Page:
SWL9/sw7.425.37451051050.80.008−5.8−430.708692 (18)
SWL9/dw7.336.39351151200.90.007−5.8−430.708699 (13)
SWL107.453.552956990.40.004−5.6−430.709058 (14)
southeastern lowland
SEL17.087.30431502340.90.004−6.5−490.708881 (15)
SEL27.088.80481571550.90.006−6.7−480.708893 (17)
SEL37.088.40421101520.90.006−6.1−450.708834 (19)
SEL46.967.7875801450.90.006−6.8−470.708795 (10)
SEL57.207.7118301190.60.005−5.3−430.708738 (11)
SEL66.806.219391240.60.005−4.8−410.708745 (13)
northern lowland
NL17.219.76162282461.00.004−6.6−500.708692 (18)
NL27.6412.14491581.00.006−6.6−450.708772 (17)
NL36.906.4981911800.70.004−6.8−440.708426 (13)
NL47.308.4012501272.20.017−7.4−560.708737 (17)
NL56.867.328521130.60.005−6.9−460.708969 (12)
NL67.708.2435911801.40.008−6.7−500.708475 (12)
NL77.362.71ndn.d.1421.00.007−7.4−490.708491 (13)
NL8/sw7.156.233831180.40.003−6.0−450.708917 (07)
NL8/dw7.115.277291111.00.009−7.0−470.708403 (11)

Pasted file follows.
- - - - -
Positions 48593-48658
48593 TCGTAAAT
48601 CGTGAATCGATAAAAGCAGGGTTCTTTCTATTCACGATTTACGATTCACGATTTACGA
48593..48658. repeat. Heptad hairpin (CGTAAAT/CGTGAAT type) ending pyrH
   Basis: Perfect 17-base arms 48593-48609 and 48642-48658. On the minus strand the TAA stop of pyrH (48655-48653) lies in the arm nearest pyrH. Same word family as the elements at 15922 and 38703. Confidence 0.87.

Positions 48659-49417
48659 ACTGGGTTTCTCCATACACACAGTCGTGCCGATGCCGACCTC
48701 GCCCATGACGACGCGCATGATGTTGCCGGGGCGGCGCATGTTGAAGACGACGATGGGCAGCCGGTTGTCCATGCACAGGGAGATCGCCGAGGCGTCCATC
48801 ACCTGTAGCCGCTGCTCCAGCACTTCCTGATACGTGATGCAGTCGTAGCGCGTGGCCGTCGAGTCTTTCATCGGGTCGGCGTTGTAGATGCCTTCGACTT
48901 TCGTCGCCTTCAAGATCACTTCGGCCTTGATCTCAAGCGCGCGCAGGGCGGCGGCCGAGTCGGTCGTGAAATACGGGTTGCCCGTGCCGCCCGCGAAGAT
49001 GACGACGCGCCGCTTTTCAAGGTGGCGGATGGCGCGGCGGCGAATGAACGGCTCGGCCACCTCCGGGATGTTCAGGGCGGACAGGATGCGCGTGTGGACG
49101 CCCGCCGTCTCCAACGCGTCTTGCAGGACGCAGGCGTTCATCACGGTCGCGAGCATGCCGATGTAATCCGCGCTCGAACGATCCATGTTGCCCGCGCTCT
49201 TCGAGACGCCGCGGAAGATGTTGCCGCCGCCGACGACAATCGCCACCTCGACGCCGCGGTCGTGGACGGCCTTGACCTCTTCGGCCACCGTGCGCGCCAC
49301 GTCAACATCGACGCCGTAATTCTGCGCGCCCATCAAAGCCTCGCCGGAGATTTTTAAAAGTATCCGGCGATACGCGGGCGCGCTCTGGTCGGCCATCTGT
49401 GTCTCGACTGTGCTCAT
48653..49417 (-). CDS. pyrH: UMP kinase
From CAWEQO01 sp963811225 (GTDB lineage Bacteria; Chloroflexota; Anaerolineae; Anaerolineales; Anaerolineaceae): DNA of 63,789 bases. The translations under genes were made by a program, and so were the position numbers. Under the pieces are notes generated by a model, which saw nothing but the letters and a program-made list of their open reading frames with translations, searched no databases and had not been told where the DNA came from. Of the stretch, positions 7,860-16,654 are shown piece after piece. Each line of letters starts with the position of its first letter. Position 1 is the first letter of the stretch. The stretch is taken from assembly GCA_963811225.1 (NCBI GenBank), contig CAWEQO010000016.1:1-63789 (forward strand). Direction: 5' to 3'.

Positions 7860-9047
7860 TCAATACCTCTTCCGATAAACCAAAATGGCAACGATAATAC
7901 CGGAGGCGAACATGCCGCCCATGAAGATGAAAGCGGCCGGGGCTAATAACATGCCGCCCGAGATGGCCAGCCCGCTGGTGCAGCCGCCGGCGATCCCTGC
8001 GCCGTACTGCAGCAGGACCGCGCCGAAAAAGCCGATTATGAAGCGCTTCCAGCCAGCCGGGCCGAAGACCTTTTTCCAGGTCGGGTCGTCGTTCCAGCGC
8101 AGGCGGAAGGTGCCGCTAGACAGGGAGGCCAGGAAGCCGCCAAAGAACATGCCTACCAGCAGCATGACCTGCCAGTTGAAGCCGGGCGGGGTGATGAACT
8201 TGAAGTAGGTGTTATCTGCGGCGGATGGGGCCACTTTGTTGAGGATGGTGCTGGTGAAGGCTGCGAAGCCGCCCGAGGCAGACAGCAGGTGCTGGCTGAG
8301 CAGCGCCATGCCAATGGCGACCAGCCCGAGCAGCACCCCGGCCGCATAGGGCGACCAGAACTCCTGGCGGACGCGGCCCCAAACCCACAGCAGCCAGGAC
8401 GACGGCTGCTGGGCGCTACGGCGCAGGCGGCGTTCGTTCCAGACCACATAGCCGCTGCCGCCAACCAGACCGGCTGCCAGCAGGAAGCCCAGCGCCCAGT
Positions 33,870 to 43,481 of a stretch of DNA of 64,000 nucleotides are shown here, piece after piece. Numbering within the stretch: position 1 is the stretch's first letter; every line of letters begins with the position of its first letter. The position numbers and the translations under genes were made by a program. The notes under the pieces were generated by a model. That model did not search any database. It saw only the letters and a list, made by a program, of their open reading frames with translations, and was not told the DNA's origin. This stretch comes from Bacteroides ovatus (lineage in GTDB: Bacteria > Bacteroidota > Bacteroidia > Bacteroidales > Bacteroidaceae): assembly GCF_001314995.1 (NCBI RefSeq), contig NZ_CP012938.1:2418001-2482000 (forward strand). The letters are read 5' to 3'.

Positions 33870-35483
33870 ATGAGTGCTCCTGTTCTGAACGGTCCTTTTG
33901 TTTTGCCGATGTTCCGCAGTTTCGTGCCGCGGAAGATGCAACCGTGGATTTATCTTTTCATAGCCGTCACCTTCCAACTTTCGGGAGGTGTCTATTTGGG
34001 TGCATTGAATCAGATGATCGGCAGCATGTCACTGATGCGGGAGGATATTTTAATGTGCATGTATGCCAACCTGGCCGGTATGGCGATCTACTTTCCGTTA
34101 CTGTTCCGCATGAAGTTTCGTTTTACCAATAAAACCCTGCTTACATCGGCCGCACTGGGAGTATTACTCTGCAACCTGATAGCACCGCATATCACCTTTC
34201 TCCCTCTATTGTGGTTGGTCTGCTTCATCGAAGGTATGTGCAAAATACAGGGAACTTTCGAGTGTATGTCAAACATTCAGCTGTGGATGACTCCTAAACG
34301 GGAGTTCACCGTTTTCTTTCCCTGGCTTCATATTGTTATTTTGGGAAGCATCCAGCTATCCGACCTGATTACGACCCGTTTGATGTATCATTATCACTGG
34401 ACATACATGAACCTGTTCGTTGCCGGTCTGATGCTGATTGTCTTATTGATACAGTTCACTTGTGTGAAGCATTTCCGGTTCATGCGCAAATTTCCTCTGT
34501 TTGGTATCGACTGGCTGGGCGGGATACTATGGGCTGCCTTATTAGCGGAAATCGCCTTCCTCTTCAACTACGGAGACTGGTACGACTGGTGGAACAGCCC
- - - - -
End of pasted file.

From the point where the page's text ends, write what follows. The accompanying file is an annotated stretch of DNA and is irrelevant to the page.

NL9/sw6.858.3230682651.00.004−6.3−490.708709 (21)
NL9/dw7.026.17381211481.10.007−6.2−510.708676 (16)
NL10/sw7.067.14271021620.80.005−7.3−450.708685 (14)
NL10/dw7.036.02541561581.80.011−6.9−540.708559 (12)
NL11/sw6.896.7745821460.90.007−5.7−390.708488 (08)
NL11/dw7.246.77531051531.20.008−5.6−450.708458 (17)
NL12/sw7.365.4735781230.60.005−6.4−450.708432 (15)
NL12/dw7.386.50381031531.40.009−5.5−470.708431 (26)
ID stands for identification, Stand. Unit for standard unit, sw for shallow well, dw for deep well, and nd for not determined.

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MDPI and ACS Style

Clauer, N.; Techer, I.; Chaudhuri, S. Geochemical Tracing of Potential Hydraulic Connections between Groundwater and Run-Off Water in Northeastern Kansas, USA. Hydrology 2017, 4, 56. https://doi.org/10.3390/hydrology4040056

AMA Style

Clauer N, Techer I, Chaudhuri S. Geochemical Tracing of Potential Hydraulic Connections between Groundwater and Run-Off Water in Northeastern Kansas, USA. Hydrology. 2017; 4(4):56. https://doi.org/10.3390/hydrology4040056

Chicago/Turabian Style

Clauer, Norbert, Isabelle Techer, and Sam Chaudhuri. 2017. "Geochemical Tracing of Potential Hydraulic Connections between Groundwater and Run-Off Water in Northeastern Kansas, USA" Hydrology 4, no. 4: 56. https://doi.org/10.3390/hydrology4040056